JAX scientists have developed and characterized a suite of transgenic models expressing human FCRN to test antibody half-life. This platform is widely supported in published literature and accepted by top pharma and biotech companies as a reliable means to predict the pharmacokinetics of therapeutic antibodies in humans.
Half-life results for monoclonal antibodies tested in conventional mice do not correlate with the pharmacokinetics in humans because some human IgG Fc variants (the receptor responsible for salvaging IgG) bind mouse FcRn too tightly, while others bind too weakly, yielding poor prediction of performance in humans.
The Tg32 expresses human FCRN at physiological levels allowing the generation of predictive PK data.
Tg32 carries the endogenous human promoter and all known regulatory sequences. This model is commonly used to model human PK behavior of therapeutic antibodies, giving the highest half-lives.
“The Tg32 homozygous mouse is a particularly valuable tool to predict human PK alternatively to NHP for a number of reasons including: economical and ethical concerns, ease of handling, lower costs, and lower drug material requirements.” Avery, mAbs, 2016 (Pfizer)
Correlation of a human mAb stability between transgenic humanized mice (Tg32) or non-human primates (NHP) and humans. The correlation coefficient is shown in the graph. The axis represent the day at which the same relative concentration of the mAb is seen in humans (vertical axis) or the other species (horizontal axis)
The Tg276 model is optimal for screening similar antibodies for subtle PK differences.
Early evaluation of antibody PK in vivo allows resource dedication to the most promising candidate. Discrimination between the PKs of multiple candidates can allow for selection of variants with superior clearance dynamics.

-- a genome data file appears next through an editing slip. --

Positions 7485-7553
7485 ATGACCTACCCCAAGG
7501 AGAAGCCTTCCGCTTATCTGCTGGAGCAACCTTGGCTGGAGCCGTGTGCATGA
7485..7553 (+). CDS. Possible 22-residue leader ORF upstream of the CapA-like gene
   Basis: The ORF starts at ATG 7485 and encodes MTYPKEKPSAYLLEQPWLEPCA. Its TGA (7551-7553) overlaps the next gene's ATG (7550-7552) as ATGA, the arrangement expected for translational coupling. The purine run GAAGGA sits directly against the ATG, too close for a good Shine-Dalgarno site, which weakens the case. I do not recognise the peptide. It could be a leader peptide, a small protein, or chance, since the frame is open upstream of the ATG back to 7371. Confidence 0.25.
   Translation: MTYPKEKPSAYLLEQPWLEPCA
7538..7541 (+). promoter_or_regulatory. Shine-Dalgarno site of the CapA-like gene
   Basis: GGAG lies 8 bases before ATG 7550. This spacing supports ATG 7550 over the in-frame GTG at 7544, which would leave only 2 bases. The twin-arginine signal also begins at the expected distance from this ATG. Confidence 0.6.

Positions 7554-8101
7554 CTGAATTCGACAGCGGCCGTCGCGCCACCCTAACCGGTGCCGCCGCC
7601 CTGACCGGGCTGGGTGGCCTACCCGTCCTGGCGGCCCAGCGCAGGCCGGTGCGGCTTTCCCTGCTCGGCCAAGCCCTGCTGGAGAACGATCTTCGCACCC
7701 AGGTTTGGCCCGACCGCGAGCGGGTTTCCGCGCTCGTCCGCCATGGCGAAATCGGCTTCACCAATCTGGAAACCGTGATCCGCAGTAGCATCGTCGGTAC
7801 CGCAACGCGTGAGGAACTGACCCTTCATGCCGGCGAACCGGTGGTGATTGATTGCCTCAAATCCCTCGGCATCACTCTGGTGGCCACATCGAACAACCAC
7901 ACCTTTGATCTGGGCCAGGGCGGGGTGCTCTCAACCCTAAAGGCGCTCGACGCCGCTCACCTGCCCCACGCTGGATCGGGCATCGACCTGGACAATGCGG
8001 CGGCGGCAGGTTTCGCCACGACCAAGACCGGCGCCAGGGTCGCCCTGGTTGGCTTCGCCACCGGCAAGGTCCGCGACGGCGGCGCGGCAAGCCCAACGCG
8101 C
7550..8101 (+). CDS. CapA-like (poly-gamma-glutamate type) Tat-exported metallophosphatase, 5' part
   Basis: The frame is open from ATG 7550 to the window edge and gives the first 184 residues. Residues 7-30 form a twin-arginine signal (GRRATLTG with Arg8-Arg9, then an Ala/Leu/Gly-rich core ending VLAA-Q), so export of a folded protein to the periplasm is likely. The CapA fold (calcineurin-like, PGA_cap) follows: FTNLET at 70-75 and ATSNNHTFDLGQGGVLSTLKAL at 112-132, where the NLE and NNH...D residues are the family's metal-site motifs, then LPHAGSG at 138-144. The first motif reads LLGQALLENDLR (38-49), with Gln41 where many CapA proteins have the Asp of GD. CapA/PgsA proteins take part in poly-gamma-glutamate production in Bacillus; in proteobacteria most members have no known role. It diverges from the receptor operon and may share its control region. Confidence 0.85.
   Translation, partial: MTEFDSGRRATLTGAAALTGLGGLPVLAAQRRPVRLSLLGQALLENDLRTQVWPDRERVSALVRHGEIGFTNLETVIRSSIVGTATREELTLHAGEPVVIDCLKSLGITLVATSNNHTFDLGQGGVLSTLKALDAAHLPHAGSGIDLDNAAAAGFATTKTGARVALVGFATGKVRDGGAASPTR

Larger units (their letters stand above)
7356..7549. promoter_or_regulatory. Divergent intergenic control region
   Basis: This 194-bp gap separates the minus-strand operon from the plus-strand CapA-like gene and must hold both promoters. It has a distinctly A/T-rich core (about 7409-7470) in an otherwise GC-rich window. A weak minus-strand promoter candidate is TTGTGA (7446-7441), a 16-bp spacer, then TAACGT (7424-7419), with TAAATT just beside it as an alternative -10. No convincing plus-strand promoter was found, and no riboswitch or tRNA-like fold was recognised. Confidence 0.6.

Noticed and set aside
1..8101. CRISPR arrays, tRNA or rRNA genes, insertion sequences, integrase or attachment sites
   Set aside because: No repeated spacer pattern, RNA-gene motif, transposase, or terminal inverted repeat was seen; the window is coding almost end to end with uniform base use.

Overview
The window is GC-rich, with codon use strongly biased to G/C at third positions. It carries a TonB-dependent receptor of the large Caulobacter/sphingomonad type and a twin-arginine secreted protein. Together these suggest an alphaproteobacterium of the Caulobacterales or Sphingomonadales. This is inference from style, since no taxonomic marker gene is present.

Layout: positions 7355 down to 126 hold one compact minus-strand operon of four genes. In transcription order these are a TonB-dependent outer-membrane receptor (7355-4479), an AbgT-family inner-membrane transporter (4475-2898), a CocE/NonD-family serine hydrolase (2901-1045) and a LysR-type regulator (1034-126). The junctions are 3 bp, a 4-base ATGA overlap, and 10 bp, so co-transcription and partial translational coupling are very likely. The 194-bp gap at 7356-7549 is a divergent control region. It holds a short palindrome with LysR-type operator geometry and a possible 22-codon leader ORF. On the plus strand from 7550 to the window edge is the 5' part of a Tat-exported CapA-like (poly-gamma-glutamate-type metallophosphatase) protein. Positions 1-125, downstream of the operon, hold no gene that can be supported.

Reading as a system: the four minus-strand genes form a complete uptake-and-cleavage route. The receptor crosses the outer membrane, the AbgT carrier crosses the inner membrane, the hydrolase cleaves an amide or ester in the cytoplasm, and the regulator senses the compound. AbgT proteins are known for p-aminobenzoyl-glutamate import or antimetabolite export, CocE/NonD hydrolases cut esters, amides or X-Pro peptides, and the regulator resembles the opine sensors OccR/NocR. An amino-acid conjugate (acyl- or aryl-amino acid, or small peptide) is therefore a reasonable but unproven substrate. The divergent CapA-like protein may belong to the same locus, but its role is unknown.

The Tg276 mouse line, expressing human FCGRT ubiquitously, can be effectively used to detect subtle half-life differences in mAb variants. The vertical axis represents the percentage of mAb remaining in circulation, the horizontal axis shows the days after injection.
The Tg32.scid model allows for PK assessment of therapeutics that might otherwise result in immunogenicity.
A small subset of therapeutics may elicit ADA (anti-drug antibody) responses due to the intact immune system in the standard Tg32 mouse model. The scid allele makes these mice immunodeficient, therefore allowing the ability to test potential immunogenic human immunoglobulin and Fc-domain based therapeutics.
Anti-drug antibody (ADA) response in Tg32 mice can obscure the actual half-life of a human antibody. Tg32 harboring a mutation in the Prkdc gene (Tg32 scid) do not produce antibodies and cannot mount an ADA response. On the vertical axis in the concentration of the human IgG in nmoles/I, while on the horizontal axis are the days post-injection.
The Tg32.Albumin model can be used to determine the pharmacokinetics of albumin-based drugs.
Albumin is an attractive candidate for half-life extension and conjugates. Albumin-based therapies are rapidly cleared from conventional hFcRn mice because murine albumin out-competes human albumin. This Tg32 albumin-deficient model may be useful for studying the biology and pathobiology of serum albumin as well as evaluating human albumin pharmacokinetics.
The albumin-conjugated drug, Tanzeum, was IV injected into humanzied FcRn mice with (Tg32) and without (Tg32AlbKO) mouse albumin or into mice with no FcRn (FcRn KO). The concentration of circulating Tanzeum in serial blood collections over 30 days was analyzed by ELISA. The drug was rapidly cleared in both Tg32 and FcRn KO mouse models. As expected, the drug had a longer half-life, close to 10 days in the Tg32AlbKO mice.
|DATA COLLECTION||JAX In Vivo provides raw data for:
|DATA ANALYSIS||The concentration of the test compounds are quantified by ELISA and PK Solutions software is used to calculate the data.|